The purpose of the report is to put the risks and benefits of internet use in context so that parents and educators can guide children and adolescents on being online, especially now that we live in a world where the internet has become vital in everyday life.
First, between 1% and 10% of children and teens were found to have excessive and impairing online behavior — also known as “problematic internet use” (PIU) or online use that has become excessive enough to interfere with a child’s daily life.
In 2012, 49% of adolescents said their preferred way of communicating with their peers was “in person,” meaning either face-to-face or over the phone. However, in 2018, only 32% of teens gave a similar response.
Seventy-two percent of teens said they felt “compelled” to respond immediately to text messages or social media notifications they receive.
Eighty-one percent of adolescents said that using social media made them feel more connected to their peers.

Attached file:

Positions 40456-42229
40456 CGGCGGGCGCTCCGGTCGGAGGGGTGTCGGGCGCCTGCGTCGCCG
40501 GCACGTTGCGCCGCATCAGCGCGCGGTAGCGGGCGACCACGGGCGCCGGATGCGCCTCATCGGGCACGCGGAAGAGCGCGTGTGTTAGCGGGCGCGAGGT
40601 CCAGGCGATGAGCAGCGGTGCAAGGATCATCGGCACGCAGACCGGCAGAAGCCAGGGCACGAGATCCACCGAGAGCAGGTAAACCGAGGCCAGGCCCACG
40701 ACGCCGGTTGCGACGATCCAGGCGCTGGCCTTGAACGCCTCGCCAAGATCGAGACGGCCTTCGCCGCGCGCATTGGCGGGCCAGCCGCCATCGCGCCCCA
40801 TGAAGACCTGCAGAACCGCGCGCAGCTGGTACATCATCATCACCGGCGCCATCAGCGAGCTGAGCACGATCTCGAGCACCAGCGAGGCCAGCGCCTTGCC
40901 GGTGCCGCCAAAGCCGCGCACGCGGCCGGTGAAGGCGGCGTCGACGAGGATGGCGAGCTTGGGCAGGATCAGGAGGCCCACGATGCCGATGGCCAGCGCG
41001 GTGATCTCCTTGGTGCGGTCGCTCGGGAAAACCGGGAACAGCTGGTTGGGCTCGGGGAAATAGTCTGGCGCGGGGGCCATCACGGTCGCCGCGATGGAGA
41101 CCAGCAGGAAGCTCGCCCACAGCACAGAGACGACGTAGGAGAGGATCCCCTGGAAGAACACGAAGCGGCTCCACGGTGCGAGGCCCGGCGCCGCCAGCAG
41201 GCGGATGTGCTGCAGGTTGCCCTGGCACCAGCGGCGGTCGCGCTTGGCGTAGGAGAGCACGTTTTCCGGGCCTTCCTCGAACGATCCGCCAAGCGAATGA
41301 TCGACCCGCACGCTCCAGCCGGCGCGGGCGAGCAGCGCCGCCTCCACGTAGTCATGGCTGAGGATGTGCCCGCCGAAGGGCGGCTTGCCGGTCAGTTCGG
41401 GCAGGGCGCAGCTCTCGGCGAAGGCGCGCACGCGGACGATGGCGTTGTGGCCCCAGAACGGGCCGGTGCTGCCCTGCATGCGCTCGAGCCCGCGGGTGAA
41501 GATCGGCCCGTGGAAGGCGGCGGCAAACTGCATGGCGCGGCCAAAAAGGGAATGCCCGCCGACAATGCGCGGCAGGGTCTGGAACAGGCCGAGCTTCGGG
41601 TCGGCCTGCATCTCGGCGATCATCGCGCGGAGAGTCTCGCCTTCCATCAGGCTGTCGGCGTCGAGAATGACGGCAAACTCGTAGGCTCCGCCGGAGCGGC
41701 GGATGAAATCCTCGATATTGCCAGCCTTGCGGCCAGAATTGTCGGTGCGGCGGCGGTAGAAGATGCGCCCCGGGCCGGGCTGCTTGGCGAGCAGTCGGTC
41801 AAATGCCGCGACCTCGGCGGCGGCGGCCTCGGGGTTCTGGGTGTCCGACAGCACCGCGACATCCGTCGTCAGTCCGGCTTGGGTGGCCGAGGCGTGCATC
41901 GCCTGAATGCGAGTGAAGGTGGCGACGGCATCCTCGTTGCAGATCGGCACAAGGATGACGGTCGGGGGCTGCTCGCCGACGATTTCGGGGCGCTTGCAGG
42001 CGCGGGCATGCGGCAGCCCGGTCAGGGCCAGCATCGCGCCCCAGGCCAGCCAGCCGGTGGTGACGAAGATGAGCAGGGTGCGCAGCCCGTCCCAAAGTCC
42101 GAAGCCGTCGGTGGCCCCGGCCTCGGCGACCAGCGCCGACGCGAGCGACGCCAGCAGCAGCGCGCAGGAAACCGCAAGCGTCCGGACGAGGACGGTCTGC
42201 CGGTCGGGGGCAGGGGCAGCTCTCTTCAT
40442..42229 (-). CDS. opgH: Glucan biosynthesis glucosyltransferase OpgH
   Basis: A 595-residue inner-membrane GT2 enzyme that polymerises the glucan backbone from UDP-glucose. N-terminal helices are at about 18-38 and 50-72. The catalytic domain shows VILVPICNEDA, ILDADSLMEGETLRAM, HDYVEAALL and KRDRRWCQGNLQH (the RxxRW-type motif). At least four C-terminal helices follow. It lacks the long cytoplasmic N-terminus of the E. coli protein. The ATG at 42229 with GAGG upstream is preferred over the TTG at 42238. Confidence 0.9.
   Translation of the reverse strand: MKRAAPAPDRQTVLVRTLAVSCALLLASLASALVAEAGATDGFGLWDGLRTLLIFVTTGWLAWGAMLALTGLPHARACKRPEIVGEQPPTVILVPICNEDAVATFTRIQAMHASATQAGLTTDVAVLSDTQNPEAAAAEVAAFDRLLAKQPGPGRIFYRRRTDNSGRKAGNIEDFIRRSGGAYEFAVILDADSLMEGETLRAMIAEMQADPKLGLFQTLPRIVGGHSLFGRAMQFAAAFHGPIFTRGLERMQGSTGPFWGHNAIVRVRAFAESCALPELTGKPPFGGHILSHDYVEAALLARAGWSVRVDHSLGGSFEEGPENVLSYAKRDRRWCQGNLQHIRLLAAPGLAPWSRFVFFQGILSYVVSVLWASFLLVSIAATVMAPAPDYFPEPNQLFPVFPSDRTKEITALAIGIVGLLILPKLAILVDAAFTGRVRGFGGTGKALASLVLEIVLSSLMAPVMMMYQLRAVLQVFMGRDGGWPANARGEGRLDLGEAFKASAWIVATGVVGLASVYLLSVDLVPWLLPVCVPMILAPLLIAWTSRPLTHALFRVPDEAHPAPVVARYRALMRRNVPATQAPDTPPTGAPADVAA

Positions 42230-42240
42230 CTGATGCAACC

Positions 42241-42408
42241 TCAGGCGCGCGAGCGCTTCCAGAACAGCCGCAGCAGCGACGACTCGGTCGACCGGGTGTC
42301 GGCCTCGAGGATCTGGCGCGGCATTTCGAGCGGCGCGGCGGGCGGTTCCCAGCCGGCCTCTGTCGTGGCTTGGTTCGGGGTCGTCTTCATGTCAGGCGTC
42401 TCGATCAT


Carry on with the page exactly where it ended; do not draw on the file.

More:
Fourteen to 22% of teens said that disordered eating (irregular eating behaviors that may or may not lead to a diagnosis of an eating disorder) was something to be concerned about but “doesn’t reach the level of clinical diagnosis.”
Finally, the report claimed that teenagers who spend three or more hours per day on their devices were more likely to get less than seven hours of sleep every night.
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The report also included a few tips on how parents can help deal with their children’s excessive screen use, such as talking to them about being online and the problems they might encounter there, being educated on the technologies that are popular among kids these days, and monitoring their children’s online behavior.
To make sure their kids still get enough sleep, parents are also encouraged to designate screen-free times and zones at home, use an alarm clock in place of a phone, and create a space in the house where the kids can use their gadgets, like the living room.
One of the most important reasons why parents are called to limit their kids' screen use is because excessive screen time can damage a growing child's brain. Learn more by clicking here.